An recent op-ed the Sacramento Bee had an interesting angle on some of the traffic and transportation issues facing many parts of the U.S., including Northfield.
We’re stuck with the landscape we’ve built over the past 60 years, much of which is literally uninhabitable without a car. Trying to make our communities less car-dependent simply by adding more buses, streetcars and light rail is like trying to make a bowl of chicken soup vegan simply by picking the chicken out.
The author goes on to explain how our built environment has stacked the deck in favor of the individual automobile, at the expense of community, human health, and the environment. He points out, “Cities and suburbs throughout Western Europe have proven for decades that people will choose walking, bicycling and public transit over personal cars if the price is right and the trip is pleasant.”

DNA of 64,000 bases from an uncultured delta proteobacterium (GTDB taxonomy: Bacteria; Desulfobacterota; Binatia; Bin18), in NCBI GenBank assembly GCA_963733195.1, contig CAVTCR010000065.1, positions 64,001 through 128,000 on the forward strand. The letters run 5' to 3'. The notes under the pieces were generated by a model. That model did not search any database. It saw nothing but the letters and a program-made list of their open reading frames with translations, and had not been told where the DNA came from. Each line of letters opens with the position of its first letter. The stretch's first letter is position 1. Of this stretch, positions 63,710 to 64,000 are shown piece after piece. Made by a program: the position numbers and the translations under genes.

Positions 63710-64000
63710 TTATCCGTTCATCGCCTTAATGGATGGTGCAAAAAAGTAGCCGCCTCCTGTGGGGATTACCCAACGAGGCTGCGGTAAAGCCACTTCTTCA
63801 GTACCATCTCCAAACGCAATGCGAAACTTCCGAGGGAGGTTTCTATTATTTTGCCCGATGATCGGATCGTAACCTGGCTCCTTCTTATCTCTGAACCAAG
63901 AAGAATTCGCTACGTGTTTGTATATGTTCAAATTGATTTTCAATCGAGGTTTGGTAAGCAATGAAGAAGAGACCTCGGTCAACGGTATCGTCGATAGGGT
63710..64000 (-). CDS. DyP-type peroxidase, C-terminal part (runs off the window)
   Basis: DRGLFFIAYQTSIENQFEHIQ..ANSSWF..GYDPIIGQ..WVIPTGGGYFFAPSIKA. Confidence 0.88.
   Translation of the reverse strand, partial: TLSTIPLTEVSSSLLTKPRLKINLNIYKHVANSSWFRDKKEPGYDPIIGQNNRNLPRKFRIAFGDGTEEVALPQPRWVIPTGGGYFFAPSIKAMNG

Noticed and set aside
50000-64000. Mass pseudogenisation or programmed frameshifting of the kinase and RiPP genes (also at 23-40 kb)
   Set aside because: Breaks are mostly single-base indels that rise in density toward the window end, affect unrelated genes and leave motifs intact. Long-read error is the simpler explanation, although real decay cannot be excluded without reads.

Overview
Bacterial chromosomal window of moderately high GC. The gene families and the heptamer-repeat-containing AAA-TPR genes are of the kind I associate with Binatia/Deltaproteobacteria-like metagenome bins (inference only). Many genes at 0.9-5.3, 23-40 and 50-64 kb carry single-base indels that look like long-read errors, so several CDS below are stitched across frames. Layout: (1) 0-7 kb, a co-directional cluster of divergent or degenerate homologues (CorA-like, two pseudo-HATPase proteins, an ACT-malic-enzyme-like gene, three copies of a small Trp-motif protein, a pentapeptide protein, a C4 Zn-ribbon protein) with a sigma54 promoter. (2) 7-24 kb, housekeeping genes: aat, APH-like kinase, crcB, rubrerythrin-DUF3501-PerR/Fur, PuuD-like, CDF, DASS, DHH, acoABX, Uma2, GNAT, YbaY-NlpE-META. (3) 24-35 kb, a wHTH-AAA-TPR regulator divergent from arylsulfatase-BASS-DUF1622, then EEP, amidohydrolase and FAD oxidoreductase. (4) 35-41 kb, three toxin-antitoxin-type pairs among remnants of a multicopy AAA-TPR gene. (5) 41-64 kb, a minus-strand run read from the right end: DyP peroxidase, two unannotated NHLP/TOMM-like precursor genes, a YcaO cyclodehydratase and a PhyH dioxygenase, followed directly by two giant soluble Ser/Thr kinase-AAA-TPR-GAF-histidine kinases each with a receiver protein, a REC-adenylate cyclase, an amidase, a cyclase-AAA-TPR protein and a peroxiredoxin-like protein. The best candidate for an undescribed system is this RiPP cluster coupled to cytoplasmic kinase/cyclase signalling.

But unlike more militant voices, he doesn’t take a hard line against cars per se, instead focusing what we can regain by re-thinking the design of our cities and towns.
… how we use cars, how we plan our economies and communities around cars, and even how we build cars, all have to change. . . Millions upon millions of Europeans are living rich, modern lives without requiring a private car to meet their most basic needs. They’re in communities that function perfectly well with gasoline three times the price as at our pumps, and with the resilience to continue thriving if prices doubled tomorrow. How many places in America can say the same?
He concludes with the point that the way things were built prior to the mid-20th century may also make good sense in how we handle the increasing cost of oil and the fact that it’s a finite resource which is running out.
One of the things I’ve always appreciated about Northfield is the fact that most of it was built to what has come to be called “human scale”, without the speed and enclosure of automobiles to skew our sense of distance. This community is geographically compact, which gives us several advantages IF we make wise decisions about transportation and land use going forward.
What do you think of this whole idea? How is Northfield better or less prepared than other parts of the country to embrace changes like this?
Read the full article here, and come back to comment.